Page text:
pages fly away 18

There were about six hours where I slept soundly, from about nine until three.  My mind was clear and sharp when I awoke.  I sat up in a cross-legged position and pulled my blankets over my shoulders.  The meditation I’d been practicing so far had been an honest attempt, mostly just sitting there thinking, trying to corral my thoughts and focus on my breathing.  The day before I’d just sat there worrying.  Now I closed my eyes and listened.  There was the sound of the river and the quiet chirping of a few crickets.  It was a moment that wasn’t hard to stay in.  I could almost see the river, shining in my mind.

When I finished my breathing cycle and said the last of my prayers, I stumbled out of the tent and could hardly believe what I saw.  The stars in the sky were so close it was like looking at a city of lights.  There was Orion.  Betelgeuse.  Bellatrix.  Rigel.  Beyond it, the Pleiades, magnified and throbbing.  The light of a satellite crossed the sky.  It seemed to be the size of a dime.  I was awake in body and awake in mind.  The connection between all living things had never seemed so clear, all pulsating cells in one great body.

In the darkness of early morning, I loaded up the car and got on the road.  It was three hours to Missoula.  By the time I arrived there it was still early.  My destination was the Flathead Indian Reservation.  It wasn’t far.  I took the 90 east to the 94 and then ran into some extensive roadwork that slowed things down considerably. 

The Flathead Indian Reservation is home to the Confederated Salish and Kootenai Tribes of the Flathead Nation.  Although cranial deformation was practiced by some of the tribes at the time, the Flatheads were given their name because they didn’t compress their skulls into the peaks that some of their neighbors did.  Still, it is a curious name to bear, bound to conjure up some strange conceptions.

The reservation was established in 1855 when the Treaty of Hellgate was signed.  It occupies two thousand square miles, with only nine thousand of the population of nearly 30,000 identifying as Native American.  Like what had happened with the Nez Perce, this came about when the government began allotting lands to individuals instead of keeping the holdings communal.  Like the other reservations I’d driven through, there weren’t many obvious signs I was even on one, just ordinary houses and businesses, the land looking roughly the same as it did outside the borders.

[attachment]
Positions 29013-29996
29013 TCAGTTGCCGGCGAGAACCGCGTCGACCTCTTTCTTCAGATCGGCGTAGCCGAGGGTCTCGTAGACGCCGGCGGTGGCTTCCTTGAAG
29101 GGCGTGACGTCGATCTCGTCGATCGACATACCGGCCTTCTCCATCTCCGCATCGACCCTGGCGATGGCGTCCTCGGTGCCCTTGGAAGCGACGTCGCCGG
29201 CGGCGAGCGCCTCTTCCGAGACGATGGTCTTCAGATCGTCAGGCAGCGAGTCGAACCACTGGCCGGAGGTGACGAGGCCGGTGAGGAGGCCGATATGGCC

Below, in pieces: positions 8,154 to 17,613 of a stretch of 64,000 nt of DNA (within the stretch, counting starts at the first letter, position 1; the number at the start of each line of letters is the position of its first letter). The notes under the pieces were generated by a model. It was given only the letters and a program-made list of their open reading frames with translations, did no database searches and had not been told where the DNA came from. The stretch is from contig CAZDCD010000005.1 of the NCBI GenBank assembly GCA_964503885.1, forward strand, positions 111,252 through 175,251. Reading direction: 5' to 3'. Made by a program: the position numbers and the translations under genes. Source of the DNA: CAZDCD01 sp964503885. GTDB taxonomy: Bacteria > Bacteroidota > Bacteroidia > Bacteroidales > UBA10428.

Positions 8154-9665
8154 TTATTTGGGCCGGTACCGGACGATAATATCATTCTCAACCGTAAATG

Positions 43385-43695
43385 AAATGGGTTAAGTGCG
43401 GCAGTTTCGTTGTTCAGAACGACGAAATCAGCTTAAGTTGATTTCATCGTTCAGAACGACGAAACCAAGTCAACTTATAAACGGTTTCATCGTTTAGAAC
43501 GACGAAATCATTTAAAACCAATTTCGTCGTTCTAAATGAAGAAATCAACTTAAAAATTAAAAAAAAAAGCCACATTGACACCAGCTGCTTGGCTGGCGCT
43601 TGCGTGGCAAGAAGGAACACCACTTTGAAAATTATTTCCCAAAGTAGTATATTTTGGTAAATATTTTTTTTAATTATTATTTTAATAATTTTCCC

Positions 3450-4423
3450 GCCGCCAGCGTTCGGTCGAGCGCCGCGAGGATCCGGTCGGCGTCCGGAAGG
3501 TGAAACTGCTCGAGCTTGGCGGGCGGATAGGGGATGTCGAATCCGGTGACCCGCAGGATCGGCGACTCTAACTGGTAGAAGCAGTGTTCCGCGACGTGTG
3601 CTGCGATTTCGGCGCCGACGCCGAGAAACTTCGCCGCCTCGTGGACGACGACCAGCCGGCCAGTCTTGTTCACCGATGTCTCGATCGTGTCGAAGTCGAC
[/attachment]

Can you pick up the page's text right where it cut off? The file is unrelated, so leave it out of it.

On the Flathead Reservation what I was interested in seeing the most was the National Bison Range.  The American Bison, or Buffalo, once ranged from Alaska to Mexico, Nevada to the Appalachians, with numbers in the countless millions.  By 1889 they were almost extinct, down to five hundred animals, hunted by traders and settlers, often just shot for sport, and also systemically slaughtered by the U.S. Army as a strategy to strip the Native Americans of their greatest resource.  The tribes depended on the buffalo for physical and spiritual sustenance, and were lost without them, left starving and demoralized, without the vital magic needed to infuse their ceremonies or lift their morale.

To reach the Bison Range, I took highway 200 west and then got on the 212.  I could see a few bison on the side of a hill leading up to the entrance.  When I pulled into it, a man with a limp was walking towards a van.  He got in, just as I was passing, and followed me up to the parking lot, where a tribal flag was flying beneath an American one.  I went in and looked around.  There was a stuffed buffalo on a small, artificial terrain.  On a wall were the mounted heads of an elk and a deer.  Another wall had a medicine wheel that had been quartered into the four seasons. 

It was ten dollars to visit the range, which I was happy to pay.  The attendant then explained that the tour was a three-hour drive and could only be driven in one direction.  I asked what other animals I might see.  She said there were deer, pronghorn, and an area with blackberry bushes where some bears had been spotted.  Three hours sounded awful long.  My next stop was Yellowstone, and I was spending most of my time in the car as it was.

I went out and got in the car.  As I drove towards the wildlife loop, the man in the van suddenly started it up and began driving right on my tail.  It felt like I was being followed.  I drove until the road became one way and suddenly pulled off.  It was too late for him to make an adjustment.  I saw him looking back over his shoulder, unable to turn, suddenly committed to a three-hour tour.  That made me laugh.  What was up with that guy?

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